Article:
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Why I am pro-life

Adult hands holding the foot of a baby (Credit: Pawel Loj via Flickr) Recently, I was browsing the forums on a website that belongs to an indie band I like. In one of the forum discussions, a fan suggested that this Texas band – which has several female members – should move to a state that supports women's rights. This comment quickly inspired a debate about abortion. When I expressed my pro-life views in the debate, I was accused of imposing my "religious beliefs" on women. Even though I never mentioned religion, the other debaters assumed that since I was pro-life I must also be religious.

Though I am a Christian, my pro-life stance is not based on a "the-Bible-tells-me-so" attitude. You don't have to be religious to be pro-life. In fact, I'm convinced it's the only rational position for someone who believes in science and human rights.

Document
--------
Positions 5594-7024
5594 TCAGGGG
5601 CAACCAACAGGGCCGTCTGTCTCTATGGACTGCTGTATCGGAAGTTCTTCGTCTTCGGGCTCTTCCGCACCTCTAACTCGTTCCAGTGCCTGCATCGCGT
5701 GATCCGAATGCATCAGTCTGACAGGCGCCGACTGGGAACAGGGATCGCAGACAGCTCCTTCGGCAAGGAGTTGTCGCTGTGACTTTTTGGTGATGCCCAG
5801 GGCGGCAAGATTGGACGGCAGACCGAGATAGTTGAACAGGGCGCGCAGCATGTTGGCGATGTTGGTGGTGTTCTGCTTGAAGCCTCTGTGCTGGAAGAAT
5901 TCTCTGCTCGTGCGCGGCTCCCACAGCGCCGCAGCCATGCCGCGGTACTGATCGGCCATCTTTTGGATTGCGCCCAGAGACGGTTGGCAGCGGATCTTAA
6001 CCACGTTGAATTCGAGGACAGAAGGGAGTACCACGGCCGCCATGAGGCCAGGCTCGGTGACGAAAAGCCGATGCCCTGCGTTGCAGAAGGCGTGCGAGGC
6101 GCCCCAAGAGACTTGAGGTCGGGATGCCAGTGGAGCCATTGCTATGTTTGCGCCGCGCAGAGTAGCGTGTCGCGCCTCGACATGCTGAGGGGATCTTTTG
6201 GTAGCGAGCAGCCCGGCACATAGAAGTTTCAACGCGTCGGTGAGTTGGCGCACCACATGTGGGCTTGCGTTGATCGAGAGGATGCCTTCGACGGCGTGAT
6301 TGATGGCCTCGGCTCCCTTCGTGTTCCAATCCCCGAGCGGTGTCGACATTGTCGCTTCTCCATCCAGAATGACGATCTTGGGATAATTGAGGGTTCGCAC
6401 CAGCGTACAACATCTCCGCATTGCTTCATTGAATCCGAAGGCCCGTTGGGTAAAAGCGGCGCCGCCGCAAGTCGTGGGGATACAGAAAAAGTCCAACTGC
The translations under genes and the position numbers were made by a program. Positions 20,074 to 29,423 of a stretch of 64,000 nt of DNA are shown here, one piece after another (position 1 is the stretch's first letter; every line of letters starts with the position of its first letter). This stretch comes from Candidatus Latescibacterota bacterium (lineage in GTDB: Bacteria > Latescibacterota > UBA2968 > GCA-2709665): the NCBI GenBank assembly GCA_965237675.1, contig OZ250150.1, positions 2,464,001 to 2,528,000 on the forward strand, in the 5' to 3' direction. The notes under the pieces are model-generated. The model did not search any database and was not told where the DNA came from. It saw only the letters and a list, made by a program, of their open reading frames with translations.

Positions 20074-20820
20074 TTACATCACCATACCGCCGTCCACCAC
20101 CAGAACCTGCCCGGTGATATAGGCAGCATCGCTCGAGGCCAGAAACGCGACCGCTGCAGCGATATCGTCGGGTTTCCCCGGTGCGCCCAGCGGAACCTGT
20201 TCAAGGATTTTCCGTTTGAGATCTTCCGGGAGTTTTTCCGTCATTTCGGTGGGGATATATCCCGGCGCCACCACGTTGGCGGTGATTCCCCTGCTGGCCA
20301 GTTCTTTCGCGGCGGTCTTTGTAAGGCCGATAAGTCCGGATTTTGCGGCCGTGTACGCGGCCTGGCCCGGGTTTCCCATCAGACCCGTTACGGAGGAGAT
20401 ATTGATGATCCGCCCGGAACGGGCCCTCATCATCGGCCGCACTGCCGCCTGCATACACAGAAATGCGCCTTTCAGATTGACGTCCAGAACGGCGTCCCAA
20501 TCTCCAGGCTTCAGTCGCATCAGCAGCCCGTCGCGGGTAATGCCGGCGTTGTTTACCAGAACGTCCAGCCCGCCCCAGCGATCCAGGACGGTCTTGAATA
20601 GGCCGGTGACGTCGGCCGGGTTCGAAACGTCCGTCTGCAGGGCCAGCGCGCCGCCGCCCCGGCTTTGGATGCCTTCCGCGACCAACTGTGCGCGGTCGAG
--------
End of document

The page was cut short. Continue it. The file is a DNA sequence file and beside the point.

The central issue in the abortion debate is human rights. If a fetus is not a person, it has no legal rights – it's simply a part of a woman's body, and she should be free to remove it just like a cyst or tumor. However, if a fetus is a person, then it has legal rights – including a right to life. No one, not even the mother, can take away that right.

But how do we know whether a fetus is a person or not? What counts as personhood? Is it an innate quality, or is it developed later? In my opinion, there are only two reliable criteria for determining personhood, and those criteria rest on scientific and medical evidence. The first criterion is the presence of life, and the second is the possession of a human genome. If something is a living organism and possesses a human genome, then it is not someTHING but someONE – a person with a right to live.

When we attempt to determine the personhood of a fetus, we need to start with this question: